A man raised as a Baptist expressed what he viewed as a contradiction between love and hell: “Would a loving father really not allow some people to have a chance and send them to hell for eternity? I don’t think so!”
One woman, who loved her grandparents, now deceased, wondered how God could condemn them for not having believed in Him. She exclaimed: “what the hell kind of jerk was God if he’d condemn people like my grandparents?”
A related theological issue regarded human suffering here on Earth. If God is powerful and loving, why is there suffering? One writer likened God’s allowance of suffering to a negligent police officer. “What if a police officer sat and watched silently as a child was murdered even though he had the power to stop it?”
Other writers attributed to God a more active role in human suffering, often pointing to His actions in the Old Testament. A former Methodist wrote of his doubts about God starting early in his life when he learned about Noah’s Ark. “The turning argument for me was actually a story that is in children’s Sunday school books – Noah’s Ark. I started to really think about the fact that God pretty much killed the ENTIRE planet.” Similarly, a former Pentecostal described God’s actions in the Old Testament as “atrocity after atrocity.”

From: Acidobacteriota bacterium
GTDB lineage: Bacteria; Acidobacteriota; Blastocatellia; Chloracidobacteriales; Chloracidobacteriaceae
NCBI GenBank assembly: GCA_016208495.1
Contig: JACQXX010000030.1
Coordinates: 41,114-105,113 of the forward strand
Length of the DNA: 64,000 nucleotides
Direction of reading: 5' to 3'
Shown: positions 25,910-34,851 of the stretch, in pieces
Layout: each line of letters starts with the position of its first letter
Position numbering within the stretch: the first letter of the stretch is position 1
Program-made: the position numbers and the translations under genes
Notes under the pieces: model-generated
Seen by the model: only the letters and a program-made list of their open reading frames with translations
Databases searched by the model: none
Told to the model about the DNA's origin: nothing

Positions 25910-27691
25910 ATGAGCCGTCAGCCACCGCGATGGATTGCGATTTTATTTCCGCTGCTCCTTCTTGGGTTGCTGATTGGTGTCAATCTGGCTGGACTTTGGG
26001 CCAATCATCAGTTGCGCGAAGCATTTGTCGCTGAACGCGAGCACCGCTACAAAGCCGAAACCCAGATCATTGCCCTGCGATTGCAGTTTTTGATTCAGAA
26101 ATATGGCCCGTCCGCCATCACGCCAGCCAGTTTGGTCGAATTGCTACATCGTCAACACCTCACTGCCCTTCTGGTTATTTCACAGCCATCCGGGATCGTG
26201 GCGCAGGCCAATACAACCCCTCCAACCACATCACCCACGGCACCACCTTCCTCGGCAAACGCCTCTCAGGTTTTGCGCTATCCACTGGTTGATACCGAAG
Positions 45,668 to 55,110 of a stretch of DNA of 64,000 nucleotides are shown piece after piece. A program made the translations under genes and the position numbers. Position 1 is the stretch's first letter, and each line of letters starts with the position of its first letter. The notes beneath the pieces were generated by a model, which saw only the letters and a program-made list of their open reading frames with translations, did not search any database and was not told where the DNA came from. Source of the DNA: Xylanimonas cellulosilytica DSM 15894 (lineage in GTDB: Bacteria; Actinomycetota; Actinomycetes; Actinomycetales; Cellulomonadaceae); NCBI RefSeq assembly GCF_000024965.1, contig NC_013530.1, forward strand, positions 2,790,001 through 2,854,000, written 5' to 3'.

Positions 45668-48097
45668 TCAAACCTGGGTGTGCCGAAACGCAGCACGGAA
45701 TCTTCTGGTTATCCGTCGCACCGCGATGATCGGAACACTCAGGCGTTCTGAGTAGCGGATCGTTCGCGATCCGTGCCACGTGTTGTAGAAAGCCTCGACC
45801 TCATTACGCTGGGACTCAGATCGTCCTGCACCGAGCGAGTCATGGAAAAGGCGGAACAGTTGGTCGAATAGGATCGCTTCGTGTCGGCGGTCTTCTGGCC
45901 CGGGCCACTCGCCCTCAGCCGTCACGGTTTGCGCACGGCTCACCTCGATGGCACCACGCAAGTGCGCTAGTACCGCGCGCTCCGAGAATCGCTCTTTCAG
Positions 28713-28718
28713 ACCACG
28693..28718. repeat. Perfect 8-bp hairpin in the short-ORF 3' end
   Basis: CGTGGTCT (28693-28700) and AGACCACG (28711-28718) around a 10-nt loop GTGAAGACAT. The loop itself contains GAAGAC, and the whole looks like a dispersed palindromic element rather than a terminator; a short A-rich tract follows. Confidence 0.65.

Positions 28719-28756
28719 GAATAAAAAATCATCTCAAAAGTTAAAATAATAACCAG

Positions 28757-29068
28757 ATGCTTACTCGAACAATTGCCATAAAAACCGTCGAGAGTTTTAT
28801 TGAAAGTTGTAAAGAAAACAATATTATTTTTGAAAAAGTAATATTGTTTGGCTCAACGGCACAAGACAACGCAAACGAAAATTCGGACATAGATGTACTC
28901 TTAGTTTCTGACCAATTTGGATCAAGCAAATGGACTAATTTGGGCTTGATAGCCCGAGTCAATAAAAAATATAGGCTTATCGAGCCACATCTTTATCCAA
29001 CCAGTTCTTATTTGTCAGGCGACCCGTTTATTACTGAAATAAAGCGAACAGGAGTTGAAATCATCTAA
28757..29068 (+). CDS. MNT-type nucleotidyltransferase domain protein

The final frequently-expressed concern regarded the Bible and its reliability. Is it accurate? Is it believable? A former Catholic dismissed the Bible altogether. She wrote: “Science has all but proven that the Old Testament could not have happened. It is also fast proving that the New Testament is nothing but fiction.”
My friend ECM had a different take on it, commenting on Facebook:
I’m going to go out on a limb and state that most people simply don’t care.
You can refute arguments/do apologetics all day long to the run-of-the-mill village atheist, but that’s not going to do you much good in reaching the average non-believer since they’re generally apathetic about the whole project–God, etc., simply has no impact on their daily lives.
What I think would help is if *actual* Christians walked the walk a bit–I think this is, really, the crux of your problem. Too many of you say you believe in God and are Christians, but how many actually abide by the general strictures of the faith?